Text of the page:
Ford Capri (Mk1) | Spotted

Maybe 1,600cc isn't the obvious choice for a Capri – but does it really matter?

By John Howell / Friday, 26 May 2023 / Loading comments

Now I am not a yank-o-phile by any stretch, but when it comes to cars – especially back in the day – things were just better over there, weren’t they? Take the Ford Mustang. When that was launched Stateside in 1964 as the people’s sports car, the smallest engine you could have was a 2.8-litre straight-six. And that was seen as a bit puny for a Pony.

Over here, we had the Ford Capri, instead. Same company, same ethos of bringing speed and style to the common man, and by the end of its production the biggest engine you could have was a 2.8-litre V6. And when the Capri arrived, a few years after the Mustang’s debut (in 1969), the entry-level engine was a 1.3-litre four-pot. That doesn’t carry quite the same carefree, take-to-the-open-road spirit, does it?

But this rather delectable Mk1 Capri isn’t chastened by the entry-level engine with the same CC as a small family car. It’s got the same size of engine you might have found lurking around under the hood of, well, a medium-sized family car. But you know what? I don’t care. I think this is a smashing example of our little pony.

I know a 280 in Brooklands green is more sought after, and last year an RS3100 smashed the previous price record for a Capri when it sold for £74,250, but that just makes this mighty 1.6 seem cheap at…oh, it really is less than half the price. Okay, cheap is pushing it, perhaps, but forget the badge for a moment. How many other pretty, ‘60s classics, with low miles and in this kind of condition, could you buy for under £30,000 today? Exactly, that’s my point.

And speaking of pretty, it just is. It still looks like the ‘The car you always promised yourself’, which, of course, was the tagline used to hook buyers in when this car was new. In some ways, it’s nicer than the RS3100. Now, wait a minute, just hear me out before you ball me out. The RS3100 may have been equipped with the firepower to give the BMW 3.0 CSL ‘Batmobile’ a run for its money in Group 2; and, yes, it was more than simply a Capri with a bigger engine; they also changed the suspension geometry, ride height, fitted gas-filled dampers, bigger brakes and more – but I’ve still never yearned to own one. Not even when they draped Jackie Stewart over the bonnet sporting a pair of sizeable flares.

It’s the looks. No, not Stewart’s, the RS3100’s. I just don’t think that big, black, ducktail spoiler suits it. Philip Thomas Clark, who designed the Mk1 Capri as well as the original ‘Stang, did a fine job. And in much the same way that a lot of late-‘60s designs were sullied by the ‘70s obsession with spoilers, the Capri looks best when its lines are left as pure as Clark intended. At some point, I will no doubt write about a Mk3 Capri, because I like the Mk3 very much, and mostly I like those with a spoiler. But I’m not being a hypocrite, I don’t think, because by then the Capri’s lines had evolved, and the size of the spoiler had shrunk. The Mk3 suits a spoiler, but the Mk1 doesn’t.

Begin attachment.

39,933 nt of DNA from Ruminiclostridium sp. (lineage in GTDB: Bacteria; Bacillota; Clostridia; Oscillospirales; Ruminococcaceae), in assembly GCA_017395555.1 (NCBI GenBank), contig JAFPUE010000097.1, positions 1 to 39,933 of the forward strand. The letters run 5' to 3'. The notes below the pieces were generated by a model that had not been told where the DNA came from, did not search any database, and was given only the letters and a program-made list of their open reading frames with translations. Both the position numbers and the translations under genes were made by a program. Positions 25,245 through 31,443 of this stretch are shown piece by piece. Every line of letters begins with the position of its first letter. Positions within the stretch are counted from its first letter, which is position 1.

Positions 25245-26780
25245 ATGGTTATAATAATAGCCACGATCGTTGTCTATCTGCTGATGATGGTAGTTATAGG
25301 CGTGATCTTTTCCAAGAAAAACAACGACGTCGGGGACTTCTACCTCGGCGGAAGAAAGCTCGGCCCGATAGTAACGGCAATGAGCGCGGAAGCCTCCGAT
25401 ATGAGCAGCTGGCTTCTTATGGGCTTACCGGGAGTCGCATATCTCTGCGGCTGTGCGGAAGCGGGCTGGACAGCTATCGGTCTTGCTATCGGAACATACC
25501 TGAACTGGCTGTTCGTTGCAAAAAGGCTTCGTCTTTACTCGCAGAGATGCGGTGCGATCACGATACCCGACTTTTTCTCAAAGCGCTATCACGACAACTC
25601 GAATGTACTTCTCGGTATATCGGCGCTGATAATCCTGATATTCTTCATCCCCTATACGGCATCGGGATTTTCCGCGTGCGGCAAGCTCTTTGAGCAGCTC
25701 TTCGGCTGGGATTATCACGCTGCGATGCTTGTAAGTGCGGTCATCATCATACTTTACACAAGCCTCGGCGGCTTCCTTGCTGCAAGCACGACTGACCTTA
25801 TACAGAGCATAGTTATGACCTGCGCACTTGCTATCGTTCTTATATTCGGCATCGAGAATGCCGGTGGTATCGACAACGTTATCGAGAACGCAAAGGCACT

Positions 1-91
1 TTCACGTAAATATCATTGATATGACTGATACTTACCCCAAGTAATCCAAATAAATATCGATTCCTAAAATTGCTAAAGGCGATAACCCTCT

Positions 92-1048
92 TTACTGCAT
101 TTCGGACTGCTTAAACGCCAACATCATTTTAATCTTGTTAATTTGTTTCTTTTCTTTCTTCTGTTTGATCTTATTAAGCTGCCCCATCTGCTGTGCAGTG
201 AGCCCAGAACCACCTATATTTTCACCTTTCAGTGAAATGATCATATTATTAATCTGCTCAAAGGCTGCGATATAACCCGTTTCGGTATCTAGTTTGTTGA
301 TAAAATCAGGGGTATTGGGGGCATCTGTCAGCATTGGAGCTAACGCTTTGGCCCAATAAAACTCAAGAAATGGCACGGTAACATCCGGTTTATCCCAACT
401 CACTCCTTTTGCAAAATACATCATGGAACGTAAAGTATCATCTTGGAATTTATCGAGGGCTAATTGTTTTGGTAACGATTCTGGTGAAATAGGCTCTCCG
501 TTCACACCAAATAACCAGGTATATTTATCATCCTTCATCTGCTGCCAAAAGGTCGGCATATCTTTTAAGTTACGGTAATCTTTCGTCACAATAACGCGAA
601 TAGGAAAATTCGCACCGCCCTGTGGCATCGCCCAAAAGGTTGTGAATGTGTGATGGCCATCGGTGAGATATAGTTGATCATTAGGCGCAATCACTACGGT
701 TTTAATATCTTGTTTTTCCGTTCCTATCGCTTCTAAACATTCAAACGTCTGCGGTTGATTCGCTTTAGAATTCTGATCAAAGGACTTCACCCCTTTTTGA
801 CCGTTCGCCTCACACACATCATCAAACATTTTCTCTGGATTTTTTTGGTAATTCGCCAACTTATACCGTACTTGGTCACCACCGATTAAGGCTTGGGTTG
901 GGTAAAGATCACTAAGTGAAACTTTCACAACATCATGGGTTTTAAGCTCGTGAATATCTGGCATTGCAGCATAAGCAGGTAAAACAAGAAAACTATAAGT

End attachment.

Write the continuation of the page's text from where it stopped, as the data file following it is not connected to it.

Right, with that ramble over, let’s discuss this actual car a little further. It’s a 1970 example, so quite an early one, and according to the advert, this is a two-owner car with a genuine 54,000 miles on the clock. I rather like the fact that it was registered to a lady: ­‘Mrs Plastow of Cuddington in Buckinghamshire’. And that’s not me being a misogynist – quite the opposite, in fact. I love women who are keen on cars and keen on driving, and I’m imagining Mrs Plastow of Cuddington, Buckinghamshire, behind the wheel of her Capri, with a big, beaming smile on her face. She and the car’s next custodian certainly looked after it, too.

There’s nothing in the advert that says it’s been restored – just that it’s undergone a recent mechanical inspection and service, including a new set of boots. But look at it: bar the scruffy boot, which is a nice patina really, it looks like it’s never been used. Then there’s the spec. Fine, it’s got a 1.6 Kent engine. That means cast iron everything and pushrods, and a unit that was developed a decade before the Capri for the Ford Anglia. But come on, this car’s not for ragging around. It’s about escapism, which for me means meandering around sun-kissed country lanes between high hedgerows enjoying life at a gentler pace.

The rest of the spec is perfect, because white (not a colour I recall seeing much of for this era of Capri) looks bang on. How well does it go with those RS wheels and that tan vinyl interior? The only thing I’d wish for if this were mine would be a few more gauges. Otherwise, it’s a cracker.


Engine: 1,599cc, four cylinder, naturally aspirated
Transmission: 4-speed manual, rear-wheel drive
Power (hp): 64 @ 4,800rpm
Torque (lb ft): 86 @ 2,500rpm
CO2: N/A
Recorded mileage: 54,000
Year registered: 1970
Price new: N/A
Yours for: £29,990

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